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Legal

20

Huawei gets another 90-day reprieve from the U.S. trade ban

Huawei is being given another 90-day reprieve by the U.S. government, following the Temporary General License (TGL) issued back in May. That provides the company with three more months to continue purchasing goods from U.S. companies. While this extension might sound like a step towards dropping the Entity List import/export ban for good, the government is clear that the extra few months are merely meant to "afford consumers across America the necessary time to transition away from Huawei equipment."

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86

[Update: File your claims now] Google settling OG Pixel microphone lawsuit, claimants to receive up to $500

Back in 2017, some original Pixels and Pixel XLs started experiencing microphone failures — theorized to be due to a hairline crack in the mic's solder. Google RMA-ed these devices, but the problem persisted in some replacement phones too, and a class action lawsuit was filed the following year. We now have word that Google has agreed to settle this lawsuit for $7,250,000 pending final court approval.

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15

Facebook is one of the first ad networks to sue against click fraud

Fraudulent advertising is a big issue all around the web. Particularly click injection fraud is on the rise: Malicious developers create apps or programs that automatically click on invisible ads in their own products. Ad providers think users interacted with the provided content, and thus, they pay out money to said developers. While Google has been cracking down on these practices in the Play Store, Facebook is one of the first companies to file a lawsuit against two developers engaging in click injection fraud.

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28

HTC halts phone sales in United Kingdom over patent dispute

HTC just can't catch a break. The company has been bleeding money for years, and even though it hasn't released a new flagship phone in some time, it's also struggling to deliver software updates to its existing lineup. HTC is now caught up in a patent dispute, causing all of its phones to be pulled from sale in the United Kingdom.

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39

Google halts Assistant recording transcription in the EU for at least three months

Just a few weeks ago, a Belgian news service claimed Google was eavesdropping on users by listening to their private conversations. The company uses human employees to transcribe Assistant voice recordings to help it better understand what they're saying, and it turned out that one of these contractors leaked the material to the press. The controversy has led the Hamburg Commissioner for Data Protection and Freedom of Information (HmbBfDI) to start a procedure prohibiting Google from continuing to manually audit these recordings.

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96

Department of Justice gives T-Mobile and Sprint its blessing for upcoming merger

Following the recent news that Dish was willing to pick up some leftover spectrum and superfluous prepaid businesses, the US Department of Justice has just announced its support for the long-awaited $26 billion merger that will join T-Mobile and Sprint into a single carrier. Objections raised by the Attorneys General for five states — previously expected to cause additional delays for the merger — have also been settled.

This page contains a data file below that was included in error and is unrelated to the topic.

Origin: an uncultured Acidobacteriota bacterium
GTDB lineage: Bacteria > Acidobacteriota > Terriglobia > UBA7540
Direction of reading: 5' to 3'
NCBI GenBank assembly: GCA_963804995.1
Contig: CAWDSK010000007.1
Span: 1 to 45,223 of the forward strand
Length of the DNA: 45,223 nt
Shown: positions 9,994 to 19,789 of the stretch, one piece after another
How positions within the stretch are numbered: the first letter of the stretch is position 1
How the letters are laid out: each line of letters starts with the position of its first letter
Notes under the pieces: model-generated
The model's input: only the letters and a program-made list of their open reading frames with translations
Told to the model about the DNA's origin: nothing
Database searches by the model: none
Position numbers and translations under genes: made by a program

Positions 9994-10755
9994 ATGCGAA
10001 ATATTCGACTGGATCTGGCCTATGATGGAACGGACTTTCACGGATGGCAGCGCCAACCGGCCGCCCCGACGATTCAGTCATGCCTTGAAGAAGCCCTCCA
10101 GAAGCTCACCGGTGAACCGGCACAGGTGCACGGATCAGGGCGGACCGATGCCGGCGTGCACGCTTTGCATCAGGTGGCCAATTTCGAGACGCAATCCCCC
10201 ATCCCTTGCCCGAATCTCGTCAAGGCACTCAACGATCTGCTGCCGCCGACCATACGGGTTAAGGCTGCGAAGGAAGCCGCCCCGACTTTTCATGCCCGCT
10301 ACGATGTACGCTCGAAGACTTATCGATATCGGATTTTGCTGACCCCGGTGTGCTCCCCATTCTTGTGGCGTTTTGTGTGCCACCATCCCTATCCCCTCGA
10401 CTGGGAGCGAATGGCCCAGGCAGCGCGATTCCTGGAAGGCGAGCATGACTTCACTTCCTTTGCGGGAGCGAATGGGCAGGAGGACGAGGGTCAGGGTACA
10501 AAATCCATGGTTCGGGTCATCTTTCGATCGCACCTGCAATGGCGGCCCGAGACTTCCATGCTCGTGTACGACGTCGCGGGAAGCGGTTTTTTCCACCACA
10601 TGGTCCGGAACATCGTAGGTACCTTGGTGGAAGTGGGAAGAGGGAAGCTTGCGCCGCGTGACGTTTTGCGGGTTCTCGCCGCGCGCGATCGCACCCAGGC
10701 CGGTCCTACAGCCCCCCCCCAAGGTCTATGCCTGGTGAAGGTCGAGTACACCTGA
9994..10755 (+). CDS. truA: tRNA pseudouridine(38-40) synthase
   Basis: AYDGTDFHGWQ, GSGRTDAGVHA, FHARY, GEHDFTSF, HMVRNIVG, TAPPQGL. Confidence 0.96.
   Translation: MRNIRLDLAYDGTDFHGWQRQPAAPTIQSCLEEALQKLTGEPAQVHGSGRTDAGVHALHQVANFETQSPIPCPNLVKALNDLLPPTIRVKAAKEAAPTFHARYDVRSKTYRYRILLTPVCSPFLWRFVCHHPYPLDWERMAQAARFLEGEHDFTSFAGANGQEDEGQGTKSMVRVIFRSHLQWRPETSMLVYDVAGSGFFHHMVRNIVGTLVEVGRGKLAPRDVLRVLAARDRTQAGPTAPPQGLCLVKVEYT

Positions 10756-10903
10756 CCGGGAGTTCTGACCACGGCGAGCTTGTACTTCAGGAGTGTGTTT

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17

Europe fines Qualcomm €242 million for predatory pricing

The European Commission has just issued a fine of €242 million to Qualcomm for allegedly anti-competitive actions made by the company circa 2009-2011. The commission claims that Qualcomm abused its market position by using predatory pricing to push out competitors, selling some of its chipsets at a loss to Huawei and ZTE.

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236

Trump administration reportedly considering ban on end-to-end encryption

Encryption in everyday devices should be an industry-wide standard, but many world governments are still fiercely opposed to the idea. End-to-end encryption makes it possible to send messages that can only be read by the recipient, meaning both hackers and law enforcement are out of luck. According to a new report, senior U.S. officials are debating a possible encryption ban.

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142

President Trump says US companies can trade with Huawei

The ongoing Huawei drama has been fascinating to watch, as one of the world's largest technology companies is slowly eaten away by trade bans. Huawei lost the ability to use Google services on its Android phones, had its revenue forecasts slashed, and started working on an alternative to Android. Today might be the beginning of the end of Huawei's troubles, as President Trump announced today that "U.S. companies can sell their equipment to Huawei."

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60

[Update: Verizon's statement] FCC says Verizon can start locking phones to its network for 60 days, must automatically unlock after

Earlier this year, Verizon announced that it was going to ask the FCC for an exemption regarding the restriction placed on its purchase of the 700MHz block back in 2008, preventing it from SIM-locking phones it sold. Verizon wanted to impose a new 60-day carrier lock on its devices, claiming that it would help the carrier fight fraud. Whether you believe that argument or not doesn't matter now, as the FCC has granted Verizon its blessing.

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